7 7.7.  The Smartphone is the fastest growing new technology product in 2011.  The battle regarding which operating system is better for mobile communications Windows, Android and IOS continues.  Tablets too are growing rapidly in popularity as consumers increasingly demand instant entertainment, information and communication at their fingertips.  The level of sophistication and diversity of uses is where growth will come in 2012 - QR codes, Bumping, Mobile payments/ Wallets, Location based marketing and viewing of TV via mobile  Broadband speed and capacity will also become more important, as consumers demand more services through mobile and fixed broadband devices  Social networking continues to be very important - user generated content is key for marketers moving into 2012.  If you don’t have an app you’re missing a serious trick – also your website must be mobile compatible at this stage. Technology

8 8.8. What does this mean for 2012?  Politics We are likely to maintain the new government. But reform through referenda will be a consistent theme during the year – potentially putting pressure on the government parties  Ireland is open for business This was the rally cry from the new government earlier this year. The uncertainty currently evident around the Euro continues to cause concern. Protecting our corporation tax rate and our position within the EU are critical. While exports currently do well and tourism appears to be recovering – is this enough  Brand Ireland Our sense of community continues to be something which sets us apart. This is likely to continue and something which we manage to foster even more in the tougher times.  Is there anything to look forward to in 2012? We will continue to take pleasure in the everyday things that inherently make us Irish and thus our Irish pride will continue to grow. We will most likely have wins in the London Olympics and have high hopes for the performance of our soccer team in Euro 2012.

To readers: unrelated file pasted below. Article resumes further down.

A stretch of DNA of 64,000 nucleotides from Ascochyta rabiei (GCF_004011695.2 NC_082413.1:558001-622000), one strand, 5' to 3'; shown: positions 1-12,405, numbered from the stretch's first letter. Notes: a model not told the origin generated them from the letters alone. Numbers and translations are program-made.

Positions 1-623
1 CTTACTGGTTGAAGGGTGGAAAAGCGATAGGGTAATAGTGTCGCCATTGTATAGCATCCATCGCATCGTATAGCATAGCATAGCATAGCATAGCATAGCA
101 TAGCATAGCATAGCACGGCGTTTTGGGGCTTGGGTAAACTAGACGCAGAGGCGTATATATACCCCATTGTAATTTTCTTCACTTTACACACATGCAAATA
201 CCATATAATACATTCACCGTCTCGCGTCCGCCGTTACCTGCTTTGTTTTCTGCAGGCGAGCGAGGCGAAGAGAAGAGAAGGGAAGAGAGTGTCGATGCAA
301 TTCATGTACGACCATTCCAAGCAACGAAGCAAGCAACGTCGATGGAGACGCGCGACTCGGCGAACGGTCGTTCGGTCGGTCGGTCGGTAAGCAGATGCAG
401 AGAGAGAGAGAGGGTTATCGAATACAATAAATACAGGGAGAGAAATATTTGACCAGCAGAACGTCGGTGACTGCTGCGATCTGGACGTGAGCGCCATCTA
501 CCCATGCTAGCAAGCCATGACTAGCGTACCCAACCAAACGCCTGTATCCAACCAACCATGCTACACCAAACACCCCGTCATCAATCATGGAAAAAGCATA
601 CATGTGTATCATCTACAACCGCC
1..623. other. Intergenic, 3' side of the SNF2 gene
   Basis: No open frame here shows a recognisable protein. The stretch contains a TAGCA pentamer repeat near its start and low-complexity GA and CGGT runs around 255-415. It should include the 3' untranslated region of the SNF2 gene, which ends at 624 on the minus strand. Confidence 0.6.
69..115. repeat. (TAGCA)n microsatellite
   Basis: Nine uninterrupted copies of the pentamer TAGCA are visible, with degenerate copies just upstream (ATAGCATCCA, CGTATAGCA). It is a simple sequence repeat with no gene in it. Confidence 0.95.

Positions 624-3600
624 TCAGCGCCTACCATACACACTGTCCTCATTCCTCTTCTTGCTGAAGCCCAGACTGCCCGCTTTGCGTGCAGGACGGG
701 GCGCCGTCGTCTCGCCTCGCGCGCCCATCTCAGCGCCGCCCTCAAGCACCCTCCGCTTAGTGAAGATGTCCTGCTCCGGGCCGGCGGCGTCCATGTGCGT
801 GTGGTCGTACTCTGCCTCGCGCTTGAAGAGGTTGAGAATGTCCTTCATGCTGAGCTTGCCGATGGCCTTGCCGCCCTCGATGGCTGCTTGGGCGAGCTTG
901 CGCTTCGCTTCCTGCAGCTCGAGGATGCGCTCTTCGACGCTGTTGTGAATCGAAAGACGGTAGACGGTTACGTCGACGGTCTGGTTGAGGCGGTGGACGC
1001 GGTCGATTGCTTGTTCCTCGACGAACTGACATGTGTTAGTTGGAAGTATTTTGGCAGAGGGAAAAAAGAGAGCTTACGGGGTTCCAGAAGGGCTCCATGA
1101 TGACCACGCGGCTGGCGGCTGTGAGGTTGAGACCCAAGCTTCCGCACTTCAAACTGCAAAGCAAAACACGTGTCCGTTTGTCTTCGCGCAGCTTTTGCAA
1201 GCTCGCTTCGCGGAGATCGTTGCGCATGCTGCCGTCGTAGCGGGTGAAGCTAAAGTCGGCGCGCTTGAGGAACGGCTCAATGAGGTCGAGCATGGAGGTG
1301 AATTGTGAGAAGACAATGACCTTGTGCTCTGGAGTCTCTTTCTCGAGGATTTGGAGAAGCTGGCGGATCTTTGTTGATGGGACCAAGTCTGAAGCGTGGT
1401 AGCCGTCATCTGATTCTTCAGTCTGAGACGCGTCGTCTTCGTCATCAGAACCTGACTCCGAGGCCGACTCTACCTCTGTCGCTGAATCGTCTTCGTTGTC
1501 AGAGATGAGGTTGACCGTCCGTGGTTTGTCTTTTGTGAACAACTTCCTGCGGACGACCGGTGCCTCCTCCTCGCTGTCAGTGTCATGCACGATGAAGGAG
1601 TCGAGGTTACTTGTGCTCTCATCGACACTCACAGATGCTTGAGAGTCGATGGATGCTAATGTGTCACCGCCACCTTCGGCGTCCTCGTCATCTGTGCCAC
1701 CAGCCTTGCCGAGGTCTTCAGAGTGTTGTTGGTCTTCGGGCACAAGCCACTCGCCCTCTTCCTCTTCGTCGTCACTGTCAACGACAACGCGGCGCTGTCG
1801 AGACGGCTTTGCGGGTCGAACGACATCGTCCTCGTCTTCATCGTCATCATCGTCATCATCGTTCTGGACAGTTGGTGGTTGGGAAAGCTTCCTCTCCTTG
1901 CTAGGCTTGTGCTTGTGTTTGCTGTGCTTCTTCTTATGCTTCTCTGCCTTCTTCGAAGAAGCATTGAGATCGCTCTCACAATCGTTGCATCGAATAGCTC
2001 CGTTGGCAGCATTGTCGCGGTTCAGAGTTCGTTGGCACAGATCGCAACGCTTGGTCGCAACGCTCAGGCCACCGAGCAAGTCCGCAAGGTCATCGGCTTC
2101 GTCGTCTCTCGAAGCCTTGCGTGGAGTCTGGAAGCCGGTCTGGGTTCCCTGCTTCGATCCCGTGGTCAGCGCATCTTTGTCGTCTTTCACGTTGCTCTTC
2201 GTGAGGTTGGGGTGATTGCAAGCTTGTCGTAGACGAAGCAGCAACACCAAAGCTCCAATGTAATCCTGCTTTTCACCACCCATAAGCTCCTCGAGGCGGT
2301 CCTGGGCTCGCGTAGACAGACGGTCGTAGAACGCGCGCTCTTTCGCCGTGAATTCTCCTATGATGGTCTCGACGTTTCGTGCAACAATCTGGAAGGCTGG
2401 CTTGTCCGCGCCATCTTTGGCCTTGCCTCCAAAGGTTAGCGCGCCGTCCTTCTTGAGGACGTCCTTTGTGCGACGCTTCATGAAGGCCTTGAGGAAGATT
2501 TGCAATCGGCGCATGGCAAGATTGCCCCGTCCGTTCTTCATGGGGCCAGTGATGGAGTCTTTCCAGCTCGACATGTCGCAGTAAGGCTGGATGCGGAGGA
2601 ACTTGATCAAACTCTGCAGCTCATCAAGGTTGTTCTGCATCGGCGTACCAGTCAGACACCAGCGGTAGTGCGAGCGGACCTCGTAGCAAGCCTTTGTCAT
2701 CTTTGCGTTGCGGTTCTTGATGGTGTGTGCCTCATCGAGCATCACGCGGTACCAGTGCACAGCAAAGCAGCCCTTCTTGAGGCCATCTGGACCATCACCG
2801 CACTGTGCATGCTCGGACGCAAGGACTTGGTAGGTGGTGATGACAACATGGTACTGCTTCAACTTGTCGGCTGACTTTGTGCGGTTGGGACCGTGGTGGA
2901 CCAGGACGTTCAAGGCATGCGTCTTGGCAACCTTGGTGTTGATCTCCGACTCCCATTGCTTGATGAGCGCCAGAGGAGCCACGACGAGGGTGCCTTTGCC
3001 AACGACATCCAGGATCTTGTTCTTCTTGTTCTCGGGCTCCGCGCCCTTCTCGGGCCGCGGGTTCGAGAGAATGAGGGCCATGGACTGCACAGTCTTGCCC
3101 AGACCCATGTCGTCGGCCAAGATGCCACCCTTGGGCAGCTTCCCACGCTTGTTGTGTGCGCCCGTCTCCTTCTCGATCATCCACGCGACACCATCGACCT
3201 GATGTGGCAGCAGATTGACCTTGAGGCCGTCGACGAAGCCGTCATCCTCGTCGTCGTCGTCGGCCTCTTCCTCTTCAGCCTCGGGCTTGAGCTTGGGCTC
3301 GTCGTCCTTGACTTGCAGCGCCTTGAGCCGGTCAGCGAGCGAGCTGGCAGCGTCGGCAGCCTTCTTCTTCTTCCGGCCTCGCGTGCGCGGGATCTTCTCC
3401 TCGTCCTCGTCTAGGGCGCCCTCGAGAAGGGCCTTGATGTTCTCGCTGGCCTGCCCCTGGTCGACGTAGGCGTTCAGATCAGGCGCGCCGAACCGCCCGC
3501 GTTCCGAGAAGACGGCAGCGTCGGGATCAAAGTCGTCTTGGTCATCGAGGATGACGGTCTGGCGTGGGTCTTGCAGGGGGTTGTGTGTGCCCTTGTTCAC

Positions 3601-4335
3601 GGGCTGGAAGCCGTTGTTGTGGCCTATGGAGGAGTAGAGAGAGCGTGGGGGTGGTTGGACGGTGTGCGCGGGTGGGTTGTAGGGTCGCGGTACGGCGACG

9 9.9. Trends For 2012  Cocooning “Staying in is the new going out” still holds true. Consumers are eating out less often and cooking in more often. Pub drinking continues to decline. Consumers will look for more ways to entertain themselves (and their families and friends) at home. Staycations are still in vogue.  Treating The recession still hurts. Consumers have had to cut back and it’s not nice. The antidote? Treats! Consumers will continue to seek out different ways in which to treat themselves. Citydeal/Groupon offers feed this desire. The key is for brands and services to provide accessible luxury. Big indulgences are no longer affordable, but indulgence can be achieved through everyday items. Think of celebrity designers in H&M and premium ready meals in our supermarkets.  Thrifting The pressure is really on in our supermarkets. Shoppers aggressively seek the lowest prices. The discounters (Aldi and Lidl) have performed phenomenally well in Ireland and now account for 10% of the market. Brands continue to suffer under pressure from private label – which now accounts for 35% of grocery sales. When will it end? Well, the recession may have done a lot of damage – 64% of shoppers who buy private label claim they won’t switch back after the recession. Here’s what we think are the trends to watch out for in 2012...